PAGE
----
Just about everyone nowadays knows about no contact and other “strategies” that attempt to leverage our ex’s own insecurity against them. This often makes the post-break silence a painful tug of war with neither partner willing to cave-in first.
If this stalemate goes on long enough you might both simply get used to being apart because in the meantime your brains are passively scrubbing away at traces of co-dependence, even if it feels like the pain is getting worse (the pain is your healing).
Another problem is that we are not bargaining from a position of strength, it is our insecurity that is dealing the cards here. Despite our “apparent” resolve, we are actually gambling, and as with any gamble, if we miscalculate we stand to lose it all.
How sure are you that your ex boyfriend won’t just take your silence as a sign you don’t care anymore?
So, if you have feelings, and those feelings are too important to gamble on an impulsive all-in, don’t play the wait for him to come to you game.
More to the point: There are better things to try if you are seeking to maximize your chances.
Still disagree? Then please keep reading.
Why Letting Him Come To You Won’t Work
Cutting off communication completely is almost always intended to be a way to weaponize insecurity, and not be a healing strategy.
The exception to this is if you are going no contact because you’ve had it with the mixed messages and anxiety, in which case good for you.
The truth, however, is that most of us who do this (I’m guilty as charged) hope that the silence will remind them how much they care about us. It’s a rudimentary game of supply and demand. If the demand is low we reduce the supply.
The idea is that by threatening to pull out of their lives, they are forced to confront our absence and resulting void. We also deprive them of the ability to lead us on or leech our hard earned healing from us.
It sounds like a solid, noble plan. In theory it is. In practice far too much can, and will, go wrong.
Problems With No Contact
If you block him out, you are inviting a world of unintended consequences in, because you are no longer around to clarify if he misinterprets. And because the fires of insecurity are burning brightly, nobody is thinking clearly to begin with.
- He might think the silence is your way of telling him you’ve moved on.
- He might assume the silence is your way of demonstrating your disdain and resentment for him
- He might come to accept you’ve found someone else.
- He might just get used to life without you, even if he has feelings.
- He will be forced to move on eventually.
- You will grow apart and have no way of negotiating this new divide (which is why exs that meet after awhile for coffee often feel like total strangers).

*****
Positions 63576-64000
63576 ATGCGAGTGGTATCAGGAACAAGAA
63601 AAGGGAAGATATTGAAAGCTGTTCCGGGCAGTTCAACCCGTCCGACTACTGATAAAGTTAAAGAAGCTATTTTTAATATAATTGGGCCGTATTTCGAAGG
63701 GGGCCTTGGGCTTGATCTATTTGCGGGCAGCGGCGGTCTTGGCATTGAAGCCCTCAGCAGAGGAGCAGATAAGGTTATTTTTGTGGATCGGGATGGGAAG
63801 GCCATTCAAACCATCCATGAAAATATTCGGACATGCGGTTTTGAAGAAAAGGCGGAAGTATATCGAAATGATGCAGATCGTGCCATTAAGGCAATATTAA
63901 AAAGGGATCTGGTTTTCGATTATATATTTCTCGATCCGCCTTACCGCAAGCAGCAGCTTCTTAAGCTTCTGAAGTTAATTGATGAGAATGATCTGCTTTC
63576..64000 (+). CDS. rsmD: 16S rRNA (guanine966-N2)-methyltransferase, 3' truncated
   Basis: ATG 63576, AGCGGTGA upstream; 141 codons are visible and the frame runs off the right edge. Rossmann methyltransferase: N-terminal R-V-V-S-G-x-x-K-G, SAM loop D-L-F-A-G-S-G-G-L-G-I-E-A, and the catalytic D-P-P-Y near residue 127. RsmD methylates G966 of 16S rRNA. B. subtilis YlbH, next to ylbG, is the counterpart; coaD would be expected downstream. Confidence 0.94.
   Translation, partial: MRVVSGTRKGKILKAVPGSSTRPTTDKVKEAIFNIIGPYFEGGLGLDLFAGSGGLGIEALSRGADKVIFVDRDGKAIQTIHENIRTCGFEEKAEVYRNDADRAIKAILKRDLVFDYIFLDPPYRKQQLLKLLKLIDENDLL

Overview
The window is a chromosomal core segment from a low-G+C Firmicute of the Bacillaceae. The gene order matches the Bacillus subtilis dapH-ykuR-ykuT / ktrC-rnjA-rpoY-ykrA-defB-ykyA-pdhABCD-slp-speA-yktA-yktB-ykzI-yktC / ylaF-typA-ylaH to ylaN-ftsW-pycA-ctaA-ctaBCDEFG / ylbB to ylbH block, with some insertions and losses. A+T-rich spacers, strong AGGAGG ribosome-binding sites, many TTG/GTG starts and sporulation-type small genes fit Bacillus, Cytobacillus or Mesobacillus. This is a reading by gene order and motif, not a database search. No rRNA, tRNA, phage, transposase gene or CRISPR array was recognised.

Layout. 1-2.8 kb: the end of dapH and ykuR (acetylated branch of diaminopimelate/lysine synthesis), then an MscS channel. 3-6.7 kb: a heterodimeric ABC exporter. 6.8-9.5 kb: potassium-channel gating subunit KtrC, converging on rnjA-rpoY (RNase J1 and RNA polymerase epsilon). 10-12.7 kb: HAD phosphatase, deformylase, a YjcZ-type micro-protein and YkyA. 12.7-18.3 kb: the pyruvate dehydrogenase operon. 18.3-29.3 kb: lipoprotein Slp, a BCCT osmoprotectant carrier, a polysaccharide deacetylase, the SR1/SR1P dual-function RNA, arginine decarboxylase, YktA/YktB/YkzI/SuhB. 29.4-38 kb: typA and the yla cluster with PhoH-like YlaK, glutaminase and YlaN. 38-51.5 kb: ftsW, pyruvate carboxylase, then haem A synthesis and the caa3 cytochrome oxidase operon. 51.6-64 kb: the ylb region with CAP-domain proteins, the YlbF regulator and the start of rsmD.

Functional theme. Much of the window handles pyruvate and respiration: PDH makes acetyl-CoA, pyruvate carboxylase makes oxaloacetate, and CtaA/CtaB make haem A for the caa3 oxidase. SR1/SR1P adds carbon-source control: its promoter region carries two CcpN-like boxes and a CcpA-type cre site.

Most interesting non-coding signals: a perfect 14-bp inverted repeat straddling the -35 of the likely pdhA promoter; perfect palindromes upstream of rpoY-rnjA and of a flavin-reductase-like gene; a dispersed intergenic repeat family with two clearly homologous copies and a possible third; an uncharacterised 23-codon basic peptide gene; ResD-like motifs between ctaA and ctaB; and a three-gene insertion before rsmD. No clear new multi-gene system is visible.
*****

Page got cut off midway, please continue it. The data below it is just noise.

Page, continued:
The list goes on, but one thing is clear. If you aren’t around to help steer the breakup it can end up anywhere, love or no love. Conflict avoidance is the real relationship killer.
Silence Is A Healing Tool Not A Reconciliation Tool.
One way or another enduring silence brings clarity. Not because you get the answers you need, but simply because life goes on and your priorities will change in order to adapt to your new routine.
The end stage of grief (Kübler-Ross model) is not happiness, but acceptance. And acceptance means just letting go of seeking the answers not receiving them. It is a surrender not a victory.
Give your breakup enough time without resetting your healing with communication and this is where you’ll end up. This isn’t a bad thing, but if your gut is telling you your relationship might still work, it does constitute a potential waste.
Ultimately it is up to you balance the pain of your recovery, and whether or not it’s worth risking what you’ve fought for so far on a gamble. Strict no contact is safe, but it is also risky for reconciliation.
A Better Reconciliation Strategy
Limited contact is communication with strong boundaries. It is a way of improving our chances by communicating effectively, without being lead on or used. However, the cost of disciplining our breakup this way is often a little more pain.
What limiting contact entails:
- Making sure that the lines of communication (at least one) remain open.
- That using this channel is reserved only for direct communication (questions) and that it isn’t a way for you to bait each other with mixed signals and crumbs.
- That if you are willing to talk about reconciling he is made aware of this. No mind games!
- That the communication itself should be relatively impersonal (choosing an indirect medium such as Email or Text is a good way to go about this) so that you can talk about what matters without your emotions muddying the waters.
It is imperative that you defend these rules at all costs. If he sends you a picture of his dog with a cutesy caption, which is a pitifully transparent attempt to gauge your feelings by your response, it needs to be ignored.
Playing the let’s-guess-who-is-suffering-more game will only lead to resentment and the collapse of the reconciliation process as a result. Being friendly and bending over backwards will negatively impact your chances if it means confusing everything.
Letting Him Come To You After A Breakup
There’s a chance that if you play the waiting game and let him come to you he will be forced to confront his feelings for you, and stop taking you for granted. There’s a chance that the tug of war will end in your favor. I’m not denying this. After all, the myth and legend of no contact does come from somewhere.
But I feel, at least personally, that sometimes the relationship we risk losing is worth too damn much to gamble. And even if nothing does end up working, at least we respected ourselves and our partners enough to play our cards openly without manipulation.
There may not be such a thing as closure, but knowing we did what we could will go a long, long way towards securing acceptance. No matter what ends up happening with the relationship itself.